It’s Time To Move Past “Breast is Best”

| 1 Comment

It’s World Breastfeeding Week! Back in 2011, I was asked to guest post about breastfeeding on about.com. I went to pull up the article today to share it, but it looks like it’s no longer on the site and the link from my blog no longer works. So, I think it’s fair game for me to republish that post here!

Why It’s Time to Move Past “Breast is Best”

As a public health practitioner, I tend to look at any health issue through my “Masters of Public Health lens.” I can appreciate the beauty of the “Breast is Best” campaign. I mean, who hasn’t heard that slogan at some point? It’s catchy! Although not easy to measure, I’d assume this campaign has done a fair amount to help teach new mothers that breastmilk is best for their babies.

I’d like to take this time during World Breastfeeding Week to encourage us to move past “Breast is Best” though. It’s a bit like a campaign about water safety, where the extent of the campaign is “life vests are the best way to prevent drowning.” Great! But where do we get a life vest? What if the life vest doesn’t fit? How do we use alternatives to life vests if one isn’t available or we’d prefer not to use one? There’s so much more to the story!

One of the keys to a good health campaign is to 1) give people the reasons they should change their behavior and 2) help them see they have the ability to change that behavior. When both of these are not present the campaign ultimately fails; people are left feeling stressed and may even rebel against the health behavior being recommended. We can clearly see that stress in the great “breastmilk vs formula debate.”

Many women know that breastmilk is best for their child, but that knowledge doesn’t address some very real barriers to breastfeeding. What if breastfeeding doesn’t appear to work? What if a woman doesn’t know about, can’t find, or can’t afford a lactation consultant? What if she gets less than accurate information from a physician? How does a woman learn how to pump effectively, and what if she doesn’t have access to a pump or a place to pump, but needs to go back to work? The list goes on. Knowing the benefits of breastmilk does little if women feel unsupported in other ways.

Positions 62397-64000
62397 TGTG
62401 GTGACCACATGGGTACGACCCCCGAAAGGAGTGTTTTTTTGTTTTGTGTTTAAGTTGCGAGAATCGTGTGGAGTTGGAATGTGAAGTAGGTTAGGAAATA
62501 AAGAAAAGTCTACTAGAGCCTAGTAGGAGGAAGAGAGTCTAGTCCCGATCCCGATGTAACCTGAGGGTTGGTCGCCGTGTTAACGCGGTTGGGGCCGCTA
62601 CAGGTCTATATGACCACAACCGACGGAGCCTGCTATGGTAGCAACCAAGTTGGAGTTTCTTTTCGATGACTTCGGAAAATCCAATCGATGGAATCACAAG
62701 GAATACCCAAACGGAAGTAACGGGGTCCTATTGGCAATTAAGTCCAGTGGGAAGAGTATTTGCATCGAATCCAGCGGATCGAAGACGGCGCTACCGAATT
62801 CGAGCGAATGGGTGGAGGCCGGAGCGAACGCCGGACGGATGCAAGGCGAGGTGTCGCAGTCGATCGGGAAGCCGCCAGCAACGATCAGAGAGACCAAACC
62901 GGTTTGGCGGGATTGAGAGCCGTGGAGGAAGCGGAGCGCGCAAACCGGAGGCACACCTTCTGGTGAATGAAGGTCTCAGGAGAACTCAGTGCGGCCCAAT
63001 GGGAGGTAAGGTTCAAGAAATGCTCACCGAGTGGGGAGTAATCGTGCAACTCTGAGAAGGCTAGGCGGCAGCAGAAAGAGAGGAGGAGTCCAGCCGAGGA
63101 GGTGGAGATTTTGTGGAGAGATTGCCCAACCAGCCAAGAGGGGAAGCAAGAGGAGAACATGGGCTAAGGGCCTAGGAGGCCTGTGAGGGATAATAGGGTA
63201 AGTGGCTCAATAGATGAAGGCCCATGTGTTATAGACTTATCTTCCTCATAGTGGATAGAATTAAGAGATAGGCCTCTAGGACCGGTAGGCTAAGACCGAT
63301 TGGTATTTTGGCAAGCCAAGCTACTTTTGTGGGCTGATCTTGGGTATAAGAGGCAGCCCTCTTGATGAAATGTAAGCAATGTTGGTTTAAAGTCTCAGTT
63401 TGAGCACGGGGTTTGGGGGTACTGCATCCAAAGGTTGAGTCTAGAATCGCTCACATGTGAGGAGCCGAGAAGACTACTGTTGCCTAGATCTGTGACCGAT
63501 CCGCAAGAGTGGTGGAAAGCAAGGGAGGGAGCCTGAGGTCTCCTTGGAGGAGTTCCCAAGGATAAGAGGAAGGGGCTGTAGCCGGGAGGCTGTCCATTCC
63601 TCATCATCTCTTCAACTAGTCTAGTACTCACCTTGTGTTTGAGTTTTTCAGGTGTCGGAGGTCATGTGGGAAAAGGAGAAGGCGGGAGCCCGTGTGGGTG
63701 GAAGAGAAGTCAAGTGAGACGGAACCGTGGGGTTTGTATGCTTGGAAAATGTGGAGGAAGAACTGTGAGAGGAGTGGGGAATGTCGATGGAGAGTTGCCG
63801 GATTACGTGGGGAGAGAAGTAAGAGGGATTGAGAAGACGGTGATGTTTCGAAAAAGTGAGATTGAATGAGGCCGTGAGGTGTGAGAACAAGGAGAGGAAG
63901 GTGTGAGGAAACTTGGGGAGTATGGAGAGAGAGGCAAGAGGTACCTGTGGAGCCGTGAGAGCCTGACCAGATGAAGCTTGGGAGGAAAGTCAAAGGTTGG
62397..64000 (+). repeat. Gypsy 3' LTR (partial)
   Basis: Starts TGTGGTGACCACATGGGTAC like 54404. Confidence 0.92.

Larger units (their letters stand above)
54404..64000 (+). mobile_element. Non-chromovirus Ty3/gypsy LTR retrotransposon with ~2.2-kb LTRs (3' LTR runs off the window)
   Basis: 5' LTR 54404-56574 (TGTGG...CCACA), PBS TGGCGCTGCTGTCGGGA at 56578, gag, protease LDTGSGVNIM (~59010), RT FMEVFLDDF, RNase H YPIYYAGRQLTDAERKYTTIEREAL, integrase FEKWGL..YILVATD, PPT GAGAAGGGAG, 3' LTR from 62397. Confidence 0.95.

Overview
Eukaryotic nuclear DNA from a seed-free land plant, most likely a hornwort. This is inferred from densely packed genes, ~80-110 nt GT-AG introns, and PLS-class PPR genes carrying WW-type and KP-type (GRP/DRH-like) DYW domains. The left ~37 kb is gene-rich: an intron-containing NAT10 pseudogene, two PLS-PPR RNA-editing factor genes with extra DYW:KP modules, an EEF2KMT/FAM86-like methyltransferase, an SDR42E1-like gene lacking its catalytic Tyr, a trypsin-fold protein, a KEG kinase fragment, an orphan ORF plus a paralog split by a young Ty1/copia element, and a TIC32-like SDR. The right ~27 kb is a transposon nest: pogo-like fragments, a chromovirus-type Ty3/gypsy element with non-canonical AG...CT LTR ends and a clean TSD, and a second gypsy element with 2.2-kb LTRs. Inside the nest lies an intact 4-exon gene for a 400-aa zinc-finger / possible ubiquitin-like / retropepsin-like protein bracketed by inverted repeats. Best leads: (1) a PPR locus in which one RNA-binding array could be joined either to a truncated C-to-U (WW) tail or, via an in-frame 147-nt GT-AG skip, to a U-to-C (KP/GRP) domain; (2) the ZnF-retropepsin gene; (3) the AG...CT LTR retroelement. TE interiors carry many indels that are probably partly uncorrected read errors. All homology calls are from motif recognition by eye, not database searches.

The fact is, while more women may be educated about the importance of breastmilk, real disparities exist. In the 2011 Breastfeeding Report Card, the CDC reports that the national average for “ever breastfeeding” is 74.6%, a slight increase from 2007’s 73.8%. That said, only a little more than a third of women are exclusively breastfeeding at 3 months (35%) and a paltry 14.8% are exclusively breastfeeding at 6 months. Nearly a quarter of babies receive formula within the first two days of life (24.5%).

Then, the numbers are even lower when considering certain ethnic and social economic minorities. According to the CDC’s National Immunization Survey (2004-2008), 66.1% of women on WIC initiated breastfeeding, as did only 54.4% of non-Hispanic African-Americans, and 53% of women under the age of 20.

Clearly, we have a long way to go. It’s time for some focused campaigns. Let’s take the time to really understand barriers to breastfeeding, accept them as valid, work to remove them one by one and leave the blanket statements a thing of the past.

Be Sociable, Share!

One Comment

  1. I hear ya! I was able to breastfeed all three of my kids, but it took a lot of hard work, dedication and support. If I hadn’t had those things, I would not have been successful. And even with those things, some women are still unable. We should help women out, but not make them feel guilty if they can’t (or don’t want to).

    [Reply]

Leave a Reply

Required fields are marked *.